Theater

LADY SINGS THE BLAHS

I was in my early 20s when Billie Holiday became my personal idol. Her heartfelt phrasing of the simplistic truths of Tin Pan Alley captured the ache, the wonder, the joy of my young soul as no one else could. She had died three years before I ever thrilled to her rapturous voice, but she was alive to me in a way that only a great artist can be. She had the kind of immortality enjoyed by only a few, like Maria Callas and Marlene Dietrich.

Black Theatre Troupe is now giving us a chance to be present at one of Billie Holiday's last public performances in Lanie Robertson's Lady Day at Emerson's Bar and Grill. The play won the Outer Critics' Circle Award in its original production, starring Lonette McKee.

Robertson has created such an artlessly beguiling docudrama that we are hardly aware of any written text at all. Structured as a midnight club act in March 1959 at a dive in south Philadelphia, the play unfolds as if we were in a time machine, and we witness the decaying splendor of one of history's greatest stylists.

Born Eleanora Holiday in 1915 to teenage parents ("Mom and Pop were just a couple of kids when they got married. He was 18, she was 16 and I was 3"), Billie was known by the last name Fagan, because her grandmother had been the mistress of an Irishman of that name.

A child prostitute, Billie is reputed to have begun her career at Pod and Jerry's speakeasy on New York's West 133rd Street in 1933. Her life was a roller coaster of extremes, rising on the hopes of love, only to be plunged into the depths of drug addiction, the legacy of her misbegotten choices. She was the most famous and successful black singer of her time, surpassing even the great Bessie Smith. She was also a victim of a romanticized sexism that doomed her to a life that only heroin could soften.

Diana Ross made her screen debut in the 1972 film biography Lady Sings the Blues, and her portrayal of the ravaged Billie earned her a Golden Globe Award. But the problem with the film, like the similar What's Love Got to Do With It, is the predictable nature of a structure dictated by chronology.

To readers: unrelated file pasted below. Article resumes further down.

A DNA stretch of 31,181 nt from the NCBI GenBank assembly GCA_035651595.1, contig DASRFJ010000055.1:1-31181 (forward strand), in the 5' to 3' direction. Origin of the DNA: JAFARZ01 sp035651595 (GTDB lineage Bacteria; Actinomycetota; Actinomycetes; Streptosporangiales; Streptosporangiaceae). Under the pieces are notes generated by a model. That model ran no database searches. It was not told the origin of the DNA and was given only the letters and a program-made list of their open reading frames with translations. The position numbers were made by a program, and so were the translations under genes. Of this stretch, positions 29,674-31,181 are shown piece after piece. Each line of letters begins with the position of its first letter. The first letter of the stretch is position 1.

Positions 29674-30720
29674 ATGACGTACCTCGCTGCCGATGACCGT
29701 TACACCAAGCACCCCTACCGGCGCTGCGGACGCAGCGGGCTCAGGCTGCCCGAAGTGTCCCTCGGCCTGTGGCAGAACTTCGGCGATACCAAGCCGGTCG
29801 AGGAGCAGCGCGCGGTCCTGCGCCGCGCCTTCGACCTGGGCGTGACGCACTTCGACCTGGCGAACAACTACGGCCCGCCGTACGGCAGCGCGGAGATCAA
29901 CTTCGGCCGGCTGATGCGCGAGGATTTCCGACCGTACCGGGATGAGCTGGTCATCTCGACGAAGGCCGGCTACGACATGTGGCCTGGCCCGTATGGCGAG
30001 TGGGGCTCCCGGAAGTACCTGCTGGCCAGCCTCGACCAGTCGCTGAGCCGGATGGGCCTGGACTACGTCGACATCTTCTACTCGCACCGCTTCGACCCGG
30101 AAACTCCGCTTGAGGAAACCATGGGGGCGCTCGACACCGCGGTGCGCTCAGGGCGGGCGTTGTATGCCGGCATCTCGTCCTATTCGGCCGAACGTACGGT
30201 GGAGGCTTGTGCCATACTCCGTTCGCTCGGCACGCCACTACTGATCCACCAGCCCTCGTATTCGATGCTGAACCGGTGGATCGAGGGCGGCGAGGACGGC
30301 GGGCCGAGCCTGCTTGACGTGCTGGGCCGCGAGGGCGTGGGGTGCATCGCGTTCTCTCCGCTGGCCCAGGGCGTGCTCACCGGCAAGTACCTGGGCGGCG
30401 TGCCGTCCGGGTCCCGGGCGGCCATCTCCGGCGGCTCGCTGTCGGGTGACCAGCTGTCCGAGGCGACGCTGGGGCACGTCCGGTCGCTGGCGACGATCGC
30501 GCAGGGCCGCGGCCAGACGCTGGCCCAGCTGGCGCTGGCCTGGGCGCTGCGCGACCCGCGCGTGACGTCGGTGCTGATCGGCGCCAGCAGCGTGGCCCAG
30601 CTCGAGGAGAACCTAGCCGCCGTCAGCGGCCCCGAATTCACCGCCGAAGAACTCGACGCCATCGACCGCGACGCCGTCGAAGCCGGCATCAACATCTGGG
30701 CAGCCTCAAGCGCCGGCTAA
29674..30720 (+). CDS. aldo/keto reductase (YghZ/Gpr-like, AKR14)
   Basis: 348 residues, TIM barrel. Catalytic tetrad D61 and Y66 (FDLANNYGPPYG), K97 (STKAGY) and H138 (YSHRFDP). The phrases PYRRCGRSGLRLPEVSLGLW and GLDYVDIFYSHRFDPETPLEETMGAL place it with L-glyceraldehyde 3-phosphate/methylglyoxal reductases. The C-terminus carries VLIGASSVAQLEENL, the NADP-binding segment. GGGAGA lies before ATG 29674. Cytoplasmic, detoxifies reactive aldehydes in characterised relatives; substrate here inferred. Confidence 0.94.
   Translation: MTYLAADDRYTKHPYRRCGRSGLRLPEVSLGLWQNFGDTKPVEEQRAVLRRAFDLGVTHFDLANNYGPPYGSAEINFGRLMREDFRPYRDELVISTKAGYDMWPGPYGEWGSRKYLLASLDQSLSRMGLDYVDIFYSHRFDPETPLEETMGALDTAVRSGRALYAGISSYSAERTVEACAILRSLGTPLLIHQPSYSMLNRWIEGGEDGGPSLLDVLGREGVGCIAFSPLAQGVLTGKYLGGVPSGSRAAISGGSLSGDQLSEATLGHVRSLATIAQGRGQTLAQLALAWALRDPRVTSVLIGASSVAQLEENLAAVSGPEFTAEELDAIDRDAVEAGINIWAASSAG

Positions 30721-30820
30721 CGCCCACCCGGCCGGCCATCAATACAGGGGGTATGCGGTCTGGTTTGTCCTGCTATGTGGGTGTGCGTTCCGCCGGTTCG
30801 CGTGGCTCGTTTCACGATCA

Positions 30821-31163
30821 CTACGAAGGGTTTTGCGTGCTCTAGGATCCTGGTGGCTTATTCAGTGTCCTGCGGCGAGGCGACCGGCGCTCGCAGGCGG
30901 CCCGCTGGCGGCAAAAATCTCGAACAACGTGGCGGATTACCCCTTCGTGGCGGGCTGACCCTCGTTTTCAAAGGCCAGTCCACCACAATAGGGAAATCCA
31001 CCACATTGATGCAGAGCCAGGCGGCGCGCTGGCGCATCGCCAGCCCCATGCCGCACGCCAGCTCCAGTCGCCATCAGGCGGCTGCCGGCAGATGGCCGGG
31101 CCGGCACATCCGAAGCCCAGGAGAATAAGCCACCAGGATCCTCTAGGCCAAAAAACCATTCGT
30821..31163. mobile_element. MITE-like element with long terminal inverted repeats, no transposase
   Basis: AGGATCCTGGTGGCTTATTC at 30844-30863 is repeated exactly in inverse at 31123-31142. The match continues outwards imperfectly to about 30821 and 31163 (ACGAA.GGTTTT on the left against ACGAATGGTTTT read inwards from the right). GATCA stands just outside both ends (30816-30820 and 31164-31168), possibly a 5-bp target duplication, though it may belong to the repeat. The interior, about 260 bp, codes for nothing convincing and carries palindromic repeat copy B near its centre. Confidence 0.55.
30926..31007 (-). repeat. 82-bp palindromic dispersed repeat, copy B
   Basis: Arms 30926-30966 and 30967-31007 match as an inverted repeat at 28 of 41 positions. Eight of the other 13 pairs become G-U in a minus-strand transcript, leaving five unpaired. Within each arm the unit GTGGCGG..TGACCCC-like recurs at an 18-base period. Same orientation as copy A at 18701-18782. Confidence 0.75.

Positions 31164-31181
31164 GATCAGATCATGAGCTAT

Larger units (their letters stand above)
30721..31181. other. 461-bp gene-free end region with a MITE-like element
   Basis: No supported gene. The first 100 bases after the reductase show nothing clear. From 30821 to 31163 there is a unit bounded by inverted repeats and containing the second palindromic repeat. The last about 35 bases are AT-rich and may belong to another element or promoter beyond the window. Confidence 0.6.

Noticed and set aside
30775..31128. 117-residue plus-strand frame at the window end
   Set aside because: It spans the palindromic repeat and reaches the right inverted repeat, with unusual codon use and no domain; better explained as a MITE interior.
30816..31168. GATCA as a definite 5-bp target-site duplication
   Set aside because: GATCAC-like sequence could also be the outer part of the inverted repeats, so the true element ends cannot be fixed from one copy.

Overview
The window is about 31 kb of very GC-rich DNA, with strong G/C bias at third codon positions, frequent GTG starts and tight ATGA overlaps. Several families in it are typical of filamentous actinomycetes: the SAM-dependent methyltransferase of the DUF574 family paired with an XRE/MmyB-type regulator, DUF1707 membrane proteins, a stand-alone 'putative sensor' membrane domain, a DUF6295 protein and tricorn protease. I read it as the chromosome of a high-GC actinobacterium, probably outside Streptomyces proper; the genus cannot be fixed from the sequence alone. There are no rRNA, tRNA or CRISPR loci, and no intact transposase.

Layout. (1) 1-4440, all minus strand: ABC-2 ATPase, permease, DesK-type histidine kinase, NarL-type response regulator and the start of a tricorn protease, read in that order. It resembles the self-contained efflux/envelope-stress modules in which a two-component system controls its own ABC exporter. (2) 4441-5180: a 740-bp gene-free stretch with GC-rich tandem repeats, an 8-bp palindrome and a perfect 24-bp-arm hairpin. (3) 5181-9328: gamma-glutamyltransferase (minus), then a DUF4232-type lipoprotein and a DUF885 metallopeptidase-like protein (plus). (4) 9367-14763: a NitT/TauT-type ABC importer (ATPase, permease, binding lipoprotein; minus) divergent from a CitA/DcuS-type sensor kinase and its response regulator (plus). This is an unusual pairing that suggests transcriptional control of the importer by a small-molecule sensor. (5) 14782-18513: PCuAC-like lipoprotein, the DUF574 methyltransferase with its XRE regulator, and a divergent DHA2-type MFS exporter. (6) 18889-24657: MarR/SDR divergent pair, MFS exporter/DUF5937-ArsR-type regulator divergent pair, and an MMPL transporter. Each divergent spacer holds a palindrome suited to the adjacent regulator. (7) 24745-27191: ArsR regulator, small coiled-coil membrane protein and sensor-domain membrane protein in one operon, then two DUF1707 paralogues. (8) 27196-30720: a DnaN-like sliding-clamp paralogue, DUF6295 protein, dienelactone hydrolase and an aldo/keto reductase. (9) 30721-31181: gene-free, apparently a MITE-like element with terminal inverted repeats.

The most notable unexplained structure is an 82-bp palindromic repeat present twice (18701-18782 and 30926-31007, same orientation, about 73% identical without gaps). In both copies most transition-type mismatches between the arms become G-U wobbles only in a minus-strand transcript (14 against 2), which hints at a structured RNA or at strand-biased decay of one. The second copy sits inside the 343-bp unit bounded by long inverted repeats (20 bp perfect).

Robertson has avoided the pitfalls of these melodramatic consequences by focusing on a specific performance, and letting an increasingly drunk Billie tell us her own story as she segues between songs. Whenever she seems in danger of bogging down in self-pity, her worried pianist prods her along with a keyboard introduction to her next number.

After a retreat to her dressing room for a fix, Lady Day rejoins the action, accompanied by her prized dog, Pepe (played with appealing simplicity by an uncredited Pomeranian). Now beyond the slings and arrows of white cops with white socks, Billie croons us into the nether reaches of oblivion, until her pianist insists on ending with an upbeat tempo.

And, oh, those songs! Included are the essential Holiday classics "God Bless the Child" and "Strange Fruit," as well as the great "When a Woman Loves a Man" and "What a Little Moonlight Can Do," the lilting "'Taint Nobody's Business" and "Them There Eyes." As a Holiday fanatic, I missed "For All We Know" and the unforgettable "He's Funny That Way," but, after all, this isn't the real Billie, so it wouldn't have mattered, anyway.

Director Charles St. Clair has mounted a spare production that presents the subject in her best light, rather like a velvet jewel featuring a star sapphire. The music is professionally played by Ray Carter on bass and Steve Conrady on drums, and is especially enhanced by the graceful fingering and solid acting of Rahn Coleman as Jimmy Powers on the piano. As Emerson, David Hemphill provides a mixture of admiration and menace that tells us far too much of the circumstances of Lady Day shortly before her death.

Of course, what is needed at the heart of such an enterprise is a brilliant actress with a unique ability to mimic vocal greatness. It is a much harder task to suggest the sensual reediness of Billie's voice than for an actor to suggest that he is William Shakespeare or Michelangelo. As Shakespeare, he doesn't have to create poetry, and as Michelangelo, he doesn't have to sculpt.

Unfortunately, the actor who tackles Lady Day must both sing and act sublimely. Diana Ross has a very large talent, but even she fell short of incarnating this special creature. Joyce Carolyn is a better actor than singer, and, in the second half of the evening, manages to convey some of the pathos of a titanic talent sinking beneath an ocean of regret. An able singer, but not a genius, she, too, often misses the final note altogether, whereas Holiday's pitch was eerily accurate. Carolyn demonstrates no sensitivity to the miraculous phrasing of her model. She comes to Phoenix by way of Buffalo, New York, where she scored significant success in this role. If you squint your ears, perhaps it will be enough to savor this opportunity to experience the fading moments of one of our brightest supernovas.

And then you can go home and listen to the real thing.--Marshall W. Mason